Beyond Milk and Meat: Plant-Based Foods Continue to Sprout New Growth Across Categories

By Tim Grzebinski, IRI


Consumer interest and adoption of plant-based foods continue to surge, and we’re now at a tipping point where I think it’s safe to say these foods are becoming mainstream. Food Business News recently called plant-based foods the trend of the year, as consumers increasingly incorporate these foods into their diets.

Why has this trend taken such a hold on Americans’ eating habits? Although the percentage of vegetarians and vegans in the U.S. remains at 2.5 percent combined, about one-third of Americans now consider themselves flexitarians and 55 percent said they are trying to add more plant-based food to their diet.

In a recent IRI survey, plant-based dairy consumers who chose to eat plant-based diets said they did so for the following reasons:

  1. Health and special diet, such as vegan and dairy-free
  2. The belief that consuming plants is better than consuming dairy products

Of course, while the reasons above are certainly valid for certain consumers, choices may not always be based solely on the facts. When comparing cow’s milk cheese versus plant-based cheese, the calories, fat, sodium and carbohydrates may be higher in many cases versus the plant alternative cheese. Public perception has played a large role in the push for plant-based alternatives, and at least some of the adoption has come down to — like much other business success — good marketing.

While the leading drivers of plant-based sales continue to be alternatives to meat and dairy specifically, especially cow’s milk substitutes, almost all plant-based segments are gaining share in their categories.

Source: IRI POS, MULOC, 52 weeks ending 10-06-19

Milk: Refrigerated dairy milk sales have declined by 0.7 percent since 2018, but the loss in volume has not been replaced by the dollar growth of plant-based milk, even as this category has seen an increase of 6.2 percent during the same period. Consumers are choosing almond milk as their top alternative to milk, with channel growth steadily increasing across all outlets except convenience.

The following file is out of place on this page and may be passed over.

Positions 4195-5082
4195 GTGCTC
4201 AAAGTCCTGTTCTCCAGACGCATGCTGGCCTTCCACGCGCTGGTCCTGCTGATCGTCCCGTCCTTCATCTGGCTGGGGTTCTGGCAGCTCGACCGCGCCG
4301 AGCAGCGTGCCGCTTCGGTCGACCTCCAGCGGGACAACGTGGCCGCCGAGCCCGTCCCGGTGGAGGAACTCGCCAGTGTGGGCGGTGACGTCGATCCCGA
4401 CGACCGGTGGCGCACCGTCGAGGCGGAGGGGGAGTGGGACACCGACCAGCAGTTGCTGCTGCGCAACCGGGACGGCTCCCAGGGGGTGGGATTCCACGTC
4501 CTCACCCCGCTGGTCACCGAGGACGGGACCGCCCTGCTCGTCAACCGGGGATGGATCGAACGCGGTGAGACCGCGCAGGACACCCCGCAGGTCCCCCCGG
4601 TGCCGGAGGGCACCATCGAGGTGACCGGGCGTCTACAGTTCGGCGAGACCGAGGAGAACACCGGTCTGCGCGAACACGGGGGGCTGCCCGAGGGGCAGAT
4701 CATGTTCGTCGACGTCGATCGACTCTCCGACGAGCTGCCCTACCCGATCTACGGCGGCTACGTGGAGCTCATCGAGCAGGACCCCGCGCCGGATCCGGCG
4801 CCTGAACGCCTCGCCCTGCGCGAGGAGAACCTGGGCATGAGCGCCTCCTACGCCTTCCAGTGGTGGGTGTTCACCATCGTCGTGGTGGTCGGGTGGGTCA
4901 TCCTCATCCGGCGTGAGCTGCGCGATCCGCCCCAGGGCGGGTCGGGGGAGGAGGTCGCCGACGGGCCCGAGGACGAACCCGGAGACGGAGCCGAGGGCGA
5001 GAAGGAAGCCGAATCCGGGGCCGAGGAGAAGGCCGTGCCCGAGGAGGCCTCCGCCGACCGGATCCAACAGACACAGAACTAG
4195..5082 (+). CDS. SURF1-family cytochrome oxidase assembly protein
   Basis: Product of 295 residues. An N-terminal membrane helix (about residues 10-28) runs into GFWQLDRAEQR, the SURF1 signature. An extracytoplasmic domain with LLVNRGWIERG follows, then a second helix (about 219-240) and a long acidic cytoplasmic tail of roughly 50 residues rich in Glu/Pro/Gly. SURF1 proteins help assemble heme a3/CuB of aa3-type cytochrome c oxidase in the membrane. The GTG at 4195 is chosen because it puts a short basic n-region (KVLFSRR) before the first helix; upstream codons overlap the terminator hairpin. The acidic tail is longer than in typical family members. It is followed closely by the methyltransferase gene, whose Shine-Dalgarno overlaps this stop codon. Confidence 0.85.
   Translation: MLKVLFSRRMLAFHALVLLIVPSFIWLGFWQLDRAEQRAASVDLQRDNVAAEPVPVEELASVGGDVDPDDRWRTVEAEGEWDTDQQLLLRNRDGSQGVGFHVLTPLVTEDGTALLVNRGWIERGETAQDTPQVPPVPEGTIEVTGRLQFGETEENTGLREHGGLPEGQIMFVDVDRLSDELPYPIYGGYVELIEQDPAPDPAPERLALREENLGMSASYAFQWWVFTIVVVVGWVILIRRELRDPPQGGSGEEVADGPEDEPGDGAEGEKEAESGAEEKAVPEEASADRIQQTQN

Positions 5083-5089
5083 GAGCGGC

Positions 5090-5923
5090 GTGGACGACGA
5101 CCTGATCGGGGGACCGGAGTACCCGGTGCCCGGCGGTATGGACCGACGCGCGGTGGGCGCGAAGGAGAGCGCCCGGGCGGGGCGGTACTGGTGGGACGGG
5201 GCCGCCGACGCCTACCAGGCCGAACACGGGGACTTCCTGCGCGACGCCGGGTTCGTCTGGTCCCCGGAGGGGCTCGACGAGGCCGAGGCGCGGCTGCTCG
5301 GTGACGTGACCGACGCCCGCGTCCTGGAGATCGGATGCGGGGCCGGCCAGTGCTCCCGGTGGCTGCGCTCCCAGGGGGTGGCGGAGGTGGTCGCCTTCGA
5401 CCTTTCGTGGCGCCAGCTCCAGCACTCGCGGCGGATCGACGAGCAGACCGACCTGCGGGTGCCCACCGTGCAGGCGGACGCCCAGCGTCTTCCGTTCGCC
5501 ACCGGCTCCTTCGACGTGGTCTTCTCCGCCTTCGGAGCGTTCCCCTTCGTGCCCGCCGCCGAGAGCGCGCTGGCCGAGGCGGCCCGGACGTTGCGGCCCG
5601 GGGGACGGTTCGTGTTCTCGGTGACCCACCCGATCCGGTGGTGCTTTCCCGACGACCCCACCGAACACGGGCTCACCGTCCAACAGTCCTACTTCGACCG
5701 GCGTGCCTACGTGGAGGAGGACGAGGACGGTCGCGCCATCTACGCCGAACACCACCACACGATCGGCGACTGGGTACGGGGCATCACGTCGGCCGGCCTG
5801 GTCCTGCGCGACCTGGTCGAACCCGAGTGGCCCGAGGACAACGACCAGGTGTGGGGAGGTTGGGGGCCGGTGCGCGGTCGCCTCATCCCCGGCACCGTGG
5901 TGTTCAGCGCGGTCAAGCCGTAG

Yogurt: Since 2018, dairy yogurt has declined by 1.4 percent while plant-based yogurt has jumped by 36.1 percent. Almond milk yogurts have garnered the majority of sales while oat milk yogurt has seen strong growth in total sales since its introduction last year. Consumers are purchasing plant-based yogurt across all channels; however, distribution remains low in club, drug and convenience channels.

Meat Substitutes: Unlike milk and yogurt, both meat and plant-based substitutes have seen growth rates since 2018 at 2.5 percent and 10 percent, respectively. The industry has developed a new approach to meat alternatives delivering excellent flavor, texture and mouth-feel properties, which are contributing to the large growth in the meat alternatives market. The top distribution channels for meat substitutes are food and mass while club, convenience and drug are declining. Morningstar is still the top-selling plant-based meat substitute, due at least in part to its strong distribution, but Beyond Meat is seeing the strongest growth as it works to increase distribution across most channels.

Source: IRI POS, MULOC, 52 weeks ending 10-06-19

Ice Cream: Total dairy ice cream and sherbet sales decreased by 1.3 percent while plant-based alternatives have grown marginally by 0.8 percent since 2018. The marginal growth rate has slowed in the last 52 weeks, as the category saw a three-year CAGR of 46.6 percent after 2015. Consumers’ top choices consist of almond and coconut-based alternatives. Top distribution channels for plant-based ice cream include multi-outlet, convenience and food while mass saw declines.

What’s Next for Plant-Based Foods?

The demand for and the array of plant-based sources will continue to grow, and plant-based foods have begun including chickpeas, macadamia, quinoa, rapeseed, algae, chia and hemp, to name a few. The latest consumer craze is around oat with several high-profile launches in the past few years including oat milk, oat creamer, oat yogurt and oat ice cream.

While consumers continue to seek non-animal-based food products — for any or all of the reasons stated above — major CPG retailers are already pledging to increase plant-based product assortments and provide more alternatives for consumers, and many are making it easier for consumers to find these options once they are in the store (for example, Beyond Meat is in the meat aisle in some grocers now). As there are more consumer demands for sustainability, especially as Gen Z spending power grows, the food companies that are transparent and responsible while also offering solutions and convenience will ultimately win.  


Want to learn more about how to leverage the plant-based food trend for your business? Watch my recent webinar with FMI on The Surge of Plant-Based Foods, watch my colleague’s webinar with FMI on Understanding the Plant-Based Food Consumer,and/or reach out to me at







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